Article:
Santa Claus is coming to town and he’s going to find out who’s naughty and who’s nice when it comes to the office Secret Santa. Secret Santa has the ability to strike more fear into us than expecting to host 24 for Christmas lunch with a broken stove. There are political landscapes to navigate, concerns about budgets, offending and reciprocation. So here are our top dos and don’ts when it comes to the office Secret Santa.
Do: Set some rules
No, we’re not being Bah Humbug, but rules are a good thing when it comes to Secret Santa. They set out the expectations, meaning everyone is more likely to be happy in the end.
The most important rule should be the price limit. This should be clear and communicated to everyone well in advance of any purchasing. £8 – £10 is an ideal amount. It’s enough to get something worthwhile, but not too much to be too much of a burden to anyone.
Do: Follow the rules
For the love of Santa, the rules are there for a very good reason. Stick to them. Remember, these are colleagues, not family, or even friends, who will forgive your whimsical ways. Following the rules ensures everyone’s expectations are met, and then everyone is happy or at least, unoffended.
Do: Join in
Secret Santa should be voluntary. No one should feel strong-armed in to participating. However, consider the Secret Santa as a bit of fun and a team-building opportunity. Don’t view it as the means to you getting your favourite ever gift. So join in, but be realistic.
You also want to make sure that you come out of this exercise looking like a good sport and a team player.
If you’re the boss, make sure you’re in charge here too. That means making sure you have one or two generic extra wrapped gifts for the wotsit who was too lazy to get their own. The last thing you want is a disgruntled recipient on your watch. If they aren’t needed, you can use them to thank your postie or kid’s club leaders.
Do: Be thankful
The gift may not wow you, you may not know who bought it, but don’t forget your manners. Behind the gift is likely to be someone who tried their best, and at the very least put time, thought and cash in to it.
Even if you can’t genuinely muster up enthusiasm for the 19th executive desk toy – act. It matters.
Do: Put some effort in
Secret Santas tend to fail and be disappointing when approached in a lackadaisical way without much care, thought and time. With a set budget, online shopping can be your solution here.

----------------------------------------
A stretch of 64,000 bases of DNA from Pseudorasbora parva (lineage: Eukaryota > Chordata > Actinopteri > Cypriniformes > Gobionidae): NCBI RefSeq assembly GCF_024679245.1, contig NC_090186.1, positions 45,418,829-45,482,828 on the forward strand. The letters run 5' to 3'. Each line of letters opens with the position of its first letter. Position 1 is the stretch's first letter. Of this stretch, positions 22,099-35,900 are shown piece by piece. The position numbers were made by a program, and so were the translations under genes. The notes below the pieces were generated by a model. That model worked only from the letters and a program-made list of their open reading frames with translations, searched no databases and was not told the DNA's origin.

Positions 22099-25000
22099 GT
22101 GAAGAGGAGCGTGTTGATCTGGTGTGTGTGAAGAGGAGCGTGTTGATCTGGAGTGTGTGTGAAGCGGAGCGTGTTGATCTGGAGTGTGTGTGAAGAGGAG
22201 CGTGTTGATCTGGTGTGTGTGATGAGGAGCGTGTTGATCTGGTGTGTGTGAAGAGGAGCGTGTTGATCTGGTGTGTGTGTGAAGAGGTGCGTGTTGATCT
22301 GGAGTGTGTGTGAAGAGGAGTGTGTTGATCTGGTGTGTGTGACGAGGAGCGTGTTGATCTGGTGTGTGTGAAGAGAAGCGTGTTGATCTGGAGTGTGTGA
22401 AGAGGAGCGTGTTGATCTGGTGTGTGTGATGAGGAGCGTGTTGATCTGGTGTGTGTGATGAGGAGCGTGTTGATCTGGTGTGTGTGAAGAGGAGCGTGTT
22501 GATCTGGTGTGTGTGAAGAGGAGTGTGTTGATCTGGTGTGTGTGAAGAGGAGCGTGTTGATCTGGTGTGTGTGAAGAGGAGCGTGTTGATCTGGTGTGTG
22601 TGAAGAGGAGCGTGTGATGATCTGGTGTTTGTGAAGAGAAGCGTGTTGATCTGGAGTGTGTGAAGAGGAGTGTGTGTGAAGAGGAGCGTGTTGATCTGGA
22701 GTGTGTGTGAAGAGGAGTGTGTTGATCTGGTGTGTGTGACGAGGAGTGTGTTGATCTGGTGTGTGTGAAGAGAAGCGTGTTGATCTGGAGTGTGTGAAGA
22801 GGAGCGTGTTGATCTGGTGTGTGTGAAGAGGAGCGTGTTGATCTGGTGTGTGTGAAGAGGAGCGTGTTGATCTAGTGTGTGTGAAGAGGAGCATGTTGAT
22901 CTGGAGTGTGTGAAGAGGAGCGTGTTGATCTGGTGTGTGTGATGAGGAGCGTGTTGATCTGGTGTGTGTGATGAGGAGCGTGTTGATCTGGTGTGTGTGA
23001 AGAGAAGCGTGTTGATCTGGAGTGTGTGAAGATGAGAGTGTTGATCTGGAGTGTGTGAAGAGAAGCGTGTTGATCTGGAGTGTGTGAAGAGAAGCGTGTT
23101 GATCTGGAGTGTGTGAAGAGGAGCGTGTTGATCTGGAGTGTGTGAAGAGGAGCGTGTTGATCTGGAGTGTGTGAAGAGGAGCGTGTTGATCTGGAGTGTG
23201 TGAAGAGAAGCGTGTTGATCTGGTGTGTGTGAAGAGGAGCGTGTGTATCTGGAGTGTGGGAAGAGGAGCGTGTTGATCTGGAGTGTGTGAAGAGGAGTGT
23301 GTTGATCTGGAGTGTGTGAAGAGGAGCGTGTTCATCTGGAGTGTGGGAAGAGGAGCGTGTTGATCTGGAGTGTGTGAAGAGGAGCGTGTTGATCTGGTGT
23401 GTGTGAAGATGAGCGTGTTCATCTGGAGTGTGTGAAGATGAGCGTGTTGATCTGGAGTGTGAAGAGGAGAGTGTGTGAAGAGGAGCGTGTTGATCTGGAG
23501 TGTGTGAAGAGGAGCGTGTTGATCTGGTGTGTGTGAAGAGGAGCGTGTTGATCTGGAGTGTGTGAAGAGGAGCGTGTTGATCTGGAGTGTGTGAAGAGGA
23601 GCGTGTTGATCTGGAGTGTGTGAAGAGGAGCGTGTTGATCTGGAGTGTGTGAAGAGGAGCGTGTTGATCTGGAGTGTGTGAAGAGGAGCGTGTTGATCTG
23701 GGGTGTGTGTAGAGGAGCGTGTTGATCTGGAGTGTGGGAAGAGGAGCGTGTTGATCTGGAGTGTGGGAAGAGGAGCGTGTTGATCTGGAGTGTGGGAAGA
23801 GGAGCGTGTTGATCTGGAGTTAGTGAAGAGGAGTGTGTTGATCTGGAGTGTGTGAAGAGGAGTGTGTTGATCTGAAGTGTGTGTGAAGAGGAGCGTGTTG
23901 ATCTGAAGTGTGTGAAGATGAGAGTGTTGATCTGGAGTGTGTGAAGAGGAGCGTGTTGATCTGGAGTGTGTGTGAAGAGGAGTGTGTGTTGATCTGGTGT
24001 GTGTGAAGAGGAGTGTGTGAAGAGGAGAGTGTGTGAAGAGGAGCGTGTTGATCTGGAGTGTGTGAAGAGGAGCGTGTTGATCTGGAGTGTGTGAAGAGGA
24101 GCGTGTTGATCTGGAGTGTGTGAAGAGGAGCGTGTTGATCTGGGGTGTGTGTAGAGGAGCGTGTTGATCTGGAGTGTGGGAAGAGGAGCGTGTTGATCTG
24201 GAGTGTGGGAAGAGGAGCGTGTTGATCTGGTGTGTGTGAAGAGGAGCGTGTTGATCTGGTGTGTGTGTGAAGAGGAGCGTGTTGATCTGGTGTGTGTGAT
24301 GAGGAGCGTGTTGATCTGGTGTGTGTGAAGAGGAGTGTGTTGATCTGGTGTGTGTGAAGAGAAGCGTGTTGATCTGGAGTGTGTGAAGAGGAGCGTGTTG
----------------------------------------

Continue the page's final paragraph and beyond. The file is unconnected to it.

Think about the recipient and their hobbies and personality. Choose a gift that shows you’ve actually thought of them, rather than simply buying a generic bottle of wine for a tea-totaller. If you don’t know them well then go and do some detective work.
Don’t: Be Scrooge
Seriously, the lingering feeling of being the Chrimbo Scrooge will last way in to the New Year and beyond. If there’s a budget, hunt around to find something that is coming in at, or just under, that amount. Your recipient isn’t going to be best pleased opening a £3 box of chocs when you’ve been gifted something personal at the full whack. Be considerate.
Don’t: Hide behind anonymity
Let’s face it, it doesn’t take long to quickly work out who is who when it comes to a Secret Santa. Don’t want to be forever brandished as Scrooge, sucker, stingy, thoughtless or crude? Then simply don’t use anonymity as an excuse to ignore all the other dos and don’ts.
Laziness will stick out like a sore thumb whether this is secret or not, so put some effort in.
Don’t: Make jokes without real care
Your colleagues may tolerate your sense of humour, but that doesn’t mean they enjoy it. The usual working environment is not the place to show your hilarious attempt at crude humour with the office prude. At best it’s unkind and thoughtless, at worst it’s harassment. Save those oh-so-funny gifts for your pub mates. You want smiles on faces, not grievance procedures starting from HR.
Don’t: Make it in to anything it’s not
Secret Santa isn’t the time to impress your boss, convey the message that you’d like someone to use post-it notes, or confess undying love. No. Just no. Secret Santa actually works best when it is straightforward without any ulterior motives.
Don’t: Take it too seriously
Remember, that there’s no point in tangling yourself up in tinsel. This is meant to be a light-hearted bit of fun. Nothing more, nothing less. So try not to take it too seriously, but do give it more than a cursory glance.
Secret Santa can be a great experience for everyone, and a bit of festive jolly as we head in to the Christmas season. Just follow the dos and don’ts and your Secret Santa really will be rockin’ around the Christmas tree, rather than singing along with melancholy to Last Christmas.
If you are organising a Christmas inspired staff event at your place of work, why not download our Christmas quiz to enjoy with your colleuages? You can download it here.